Wednesday, September 26, 2012


After raking the fall leaves as a small boy I use to spend time daydreaming and looking at the clouds - forming familiar shapes of animals and objects - usually from the books that I was reading or from places we visited.  The same way I use to daydream as a child – I find myself “night” dreaming while at the telescope.  This one reminds me of a palm tree bending in the oceans breezes.  As an “older” boy now it is nice to remember those younger days. 

This photograph is a small 22 x 30 arc minute view of the North America Nebula.  NGC7000 is a  emission nebula located in the constellation Cygnus close to the star Deneb and about 1800 light years distance.   This dim nebula is quite large covering an area larger than four full moons and was discovered by William Herschell on October 24, 1786.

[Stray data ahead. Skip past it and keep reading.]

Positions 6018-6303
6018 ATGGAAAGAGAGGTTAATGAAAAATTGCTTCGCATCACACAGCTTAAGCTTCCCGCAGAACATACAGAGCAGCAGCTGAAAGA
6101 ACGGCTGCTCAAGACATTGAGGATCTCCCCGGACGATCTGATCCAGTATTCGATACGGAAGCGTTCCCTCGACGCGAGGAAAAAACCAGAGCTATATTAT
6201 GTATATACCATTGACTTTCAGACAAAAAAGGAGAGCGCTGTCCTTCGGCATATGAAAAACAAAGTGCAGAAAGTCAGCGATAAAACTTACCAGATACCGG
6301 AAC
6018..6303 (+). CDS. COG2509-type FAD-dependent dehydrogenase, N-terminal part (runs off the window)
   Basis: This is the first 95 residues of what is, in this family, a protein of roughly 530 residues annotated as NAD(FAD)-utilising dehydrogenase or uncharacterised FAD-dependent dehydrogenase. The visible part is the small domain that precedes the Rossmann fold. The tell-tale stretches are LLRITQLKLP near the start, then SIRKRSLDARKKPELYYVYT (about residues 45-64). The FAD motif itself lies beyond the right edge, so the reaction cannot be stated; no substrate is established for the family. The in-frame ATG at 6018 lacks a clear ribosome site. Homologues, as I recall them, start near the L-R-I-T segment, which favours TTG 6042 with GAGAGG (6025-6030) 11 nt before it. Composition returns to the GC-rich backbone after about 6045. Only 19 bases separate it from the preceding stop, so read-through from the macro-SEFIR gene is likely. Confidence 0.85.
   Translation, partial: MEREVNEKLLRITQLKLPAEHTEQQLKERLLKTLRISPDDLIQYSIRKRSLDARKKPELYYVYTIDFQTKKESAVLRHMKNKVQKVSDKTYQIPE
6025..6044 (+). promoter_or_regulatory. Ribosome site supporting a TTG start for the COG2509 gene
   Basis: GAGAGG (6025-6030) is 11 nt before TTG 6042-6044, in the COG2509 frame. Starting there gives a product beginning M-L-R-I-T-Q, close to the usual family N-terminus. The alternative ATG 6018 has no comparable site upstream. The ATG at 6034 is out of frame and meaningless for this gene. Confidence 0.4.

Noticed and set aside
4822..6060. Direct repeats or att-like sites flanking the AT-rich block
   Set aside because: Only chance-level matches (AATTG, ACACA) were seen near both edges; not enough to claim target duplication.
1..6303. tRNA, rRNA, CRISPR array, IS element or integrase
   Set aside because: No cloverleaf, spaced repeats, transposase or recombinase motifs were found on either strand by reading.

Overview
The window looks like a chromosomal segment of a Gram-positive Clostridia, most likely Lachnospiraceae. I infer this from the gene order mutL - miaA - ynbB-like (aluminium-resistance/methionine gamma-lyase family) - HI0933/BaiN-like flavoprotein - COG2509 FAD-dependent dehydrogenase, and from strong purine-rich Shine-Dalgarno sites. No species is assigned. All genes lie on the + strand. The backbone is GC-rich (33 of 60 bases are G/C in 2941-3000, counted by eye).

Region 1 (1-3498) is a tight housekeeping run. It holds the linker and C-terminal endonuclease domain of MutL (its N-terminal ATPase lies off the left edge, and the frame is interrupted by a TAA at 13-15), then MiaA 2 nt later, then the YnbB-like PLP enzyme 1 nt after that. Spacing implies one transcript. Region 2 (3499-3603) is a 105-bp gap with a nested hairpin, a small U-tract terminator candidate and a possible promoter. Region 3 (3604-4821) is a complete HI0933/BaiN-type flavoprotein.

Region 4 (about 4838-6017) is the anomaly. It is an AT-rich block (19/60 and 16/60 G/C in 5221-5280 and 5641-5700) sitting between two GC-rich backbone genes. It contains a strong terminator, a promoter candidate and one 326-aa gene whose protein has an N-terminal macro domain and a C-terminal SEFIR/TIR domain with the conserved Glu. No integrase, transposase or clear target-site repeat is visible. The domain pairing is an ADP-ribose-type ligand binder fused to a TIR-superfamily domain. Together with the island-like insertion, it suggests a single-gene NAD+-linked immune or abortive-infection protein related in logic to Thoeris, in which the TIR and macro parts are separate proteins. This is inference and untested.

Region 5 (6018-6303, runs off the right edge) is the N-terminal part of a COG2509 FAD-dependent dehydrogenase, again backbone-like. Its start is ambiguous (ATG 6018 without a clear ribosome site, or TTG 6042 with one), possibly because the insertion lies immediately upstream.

Optics:  Deep Sky Instruments RC10C
Mount:  Astro-Physics AP900GTO
Camera:   SBIG ST2K XM
Guiding Camera:  SBIG ST-i
Filters Astrodon  S2, Ha & O3
Location:  Deerlick Astronomy Village & Roswell, Georgia

Two Part Mosaic Total Exposure Details
S2 = 1440 Minutes (mapped to red)
Ha = 300 Minutes (mapped to green)
O3 = 1050 Minutes (mapped to blue)
All sub-exposures were 15 Minutes.
Total Exposure Time 46.5 Hours


Alan said...

Great image, Paul! How long have you worked on this one?

Unknown said...

Thanks Alan - started this on back in early July with some test shots at Deerlick.